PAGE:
The mental health upside of the pandemic

Are you OK? 

Well, quite honestly, not really. At some point over the last 18 months, surely all of us have had our wobbles, our moments of anxiety, and even our episodes of real despair or situational depression. Our sense of feeling safe, the belief that “bad things happen to other people, not me” all that has been shattered.

Workplace upheaval, lockdowns and isolation, anxiety about getting sick, financial worries, bereavement – we have all been confronting a cocktail of challenges that we have never had to confront before. And so many of our normal self-care strategies – exercise, social activities, getting out into nature – were taken away or compromised.

So where’s the upside?

I like to think that we can take something positive from this pain and discomfort. Most of us have navigated these challenges, and now we have new buzzwords and shareable experiences: we talk with fresh insight about our increased agility, flexibility, resilience and gratitude.

Never before has there been so much reflection on mental health and wellbeing. I think it’s been a valuable lesson in empathy – in taking a walk in the other person’s shoes, the person who suffers from anxiety, despair, not coping, even when we’re not in a global pandemic.

Of course, we can’t make the mistake of thinking that an episode of struggle with a particular situation is the same as having an ongoing mental health issue. But remembering the pain and discomfort we experienced can help us to read the signs, to better engage and connect, and to be able to relate – with credibility, with empathy and with compassion.

Speaking very practically, what I often see in workplaces is a real uncertainty of how to make a connection with an employee or workmate who appears to be struggling: What do I say? How do I talk to the person? Sure, I can start with “Are you OK?” – but then what?

Here are my suggestions to keep in mind.


·      Invite the person to talk openly

·      Listen actively with an open mind and without judgement

·      Respond appropriately, calmly and not disproportionately to the disclosure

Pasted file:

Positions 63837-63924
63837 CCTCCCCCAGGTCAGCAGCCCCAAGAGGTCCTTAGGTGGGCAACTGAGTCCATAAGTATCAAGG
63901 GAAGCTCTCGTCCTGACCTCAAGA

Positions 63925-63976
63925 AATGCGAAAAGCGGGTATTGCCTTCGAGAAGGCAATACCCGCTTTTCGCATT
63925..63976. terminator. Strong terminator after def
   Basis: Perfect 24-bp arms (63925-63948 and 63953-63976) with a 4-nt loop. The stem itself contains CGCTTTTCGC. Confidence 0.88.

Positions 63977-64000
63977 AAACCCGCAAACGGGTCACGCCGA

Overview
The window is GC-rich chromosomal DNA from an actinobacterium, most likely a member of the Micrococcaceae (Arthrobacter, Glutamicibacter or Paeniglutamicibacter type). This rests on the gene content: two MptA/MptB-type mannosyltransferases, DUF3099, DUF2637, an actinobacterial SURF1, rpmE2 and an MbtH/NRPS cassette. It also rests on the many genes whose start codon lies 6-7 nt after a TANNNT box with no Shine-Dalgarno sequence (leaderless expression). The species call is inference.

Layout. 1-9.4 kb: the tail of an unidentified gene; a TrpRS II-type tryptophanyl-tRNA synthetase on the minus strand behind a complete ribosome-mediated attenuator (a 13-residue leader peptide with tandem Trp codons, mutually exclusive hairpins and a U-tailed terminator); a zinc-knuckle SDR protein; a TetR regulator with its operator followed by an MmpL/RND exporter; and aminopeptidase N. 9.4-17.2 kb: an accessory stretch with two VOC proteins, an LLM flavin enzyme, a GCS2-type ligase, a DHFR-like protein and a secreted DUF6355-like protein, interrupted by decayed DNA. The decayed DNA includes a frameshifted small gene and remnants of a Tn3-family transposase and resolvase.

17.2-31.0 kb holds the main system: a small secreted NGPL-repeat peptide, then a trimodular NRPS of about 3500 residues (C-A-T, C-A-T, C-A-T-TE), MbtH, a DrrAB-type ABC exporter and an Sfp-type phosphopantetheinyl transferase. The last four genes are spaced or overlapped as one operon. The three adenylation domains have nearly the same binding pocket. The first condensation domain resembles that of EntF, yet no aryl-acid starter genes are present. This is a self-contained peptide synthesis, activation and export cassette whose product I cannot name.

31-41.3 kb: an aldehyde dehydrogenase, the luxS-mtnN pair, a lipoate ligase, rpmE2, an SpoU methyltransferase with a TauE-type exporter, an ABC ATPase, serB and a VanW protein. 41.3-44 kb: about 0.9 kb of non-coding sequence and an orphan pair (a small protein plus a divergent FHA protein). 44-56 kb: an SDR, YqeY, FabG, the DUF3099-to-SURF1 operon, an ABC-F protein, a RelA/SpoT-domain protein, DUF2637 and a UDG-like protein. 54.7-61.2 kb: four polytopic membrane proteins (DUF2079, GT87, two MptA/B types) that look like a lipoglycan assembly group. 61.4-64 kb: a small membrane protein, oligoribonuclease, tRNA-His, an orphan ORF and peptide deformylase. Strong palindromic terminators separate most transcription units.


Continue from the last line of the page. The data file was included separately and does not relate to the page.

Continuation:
·      Show compassion and empathy

·      Follow their lead in giving them the space to share what is most important to them

·      Don’t over-promise what you may not be able to deliver

·      Share mental health resources that are available in your workplace  


·      Make assumptions about the person

·      Take on the role of counsellor

·      Show strong emotion – the conversation should be safe and ‘normalised’, as if it were about a physical health condition

·      Take on their struggle – they’re not asking for you to rescue them

·      Forget to look after yourself and practice your own self care

But it’s not enough to show individual empathy and compassion. We also need a framework to keep building resilience. One thing I’d love to see become common practice in workplaces as we navigate our way into a new, hopefully improved normality is to set up storytelling workshops, encouraging and supporting employees to share their stories of this period. Sharing the struggles and the lessons learned allows strength-based learning – encouraging people to honour what they achieved individually to bring that sense of achievement and possibility back to empower the group.

Let’s hold on to some of the good stuff, as we hopefully start to put the struggle and discomfort of this pandemic period behind us.


Don’t hesitate to get with me in touch for advice on putting in place a framework to support mental health and resilience at your workplace. Contact me by email at, on LinkedIn at or by phone on 0413 145 925.


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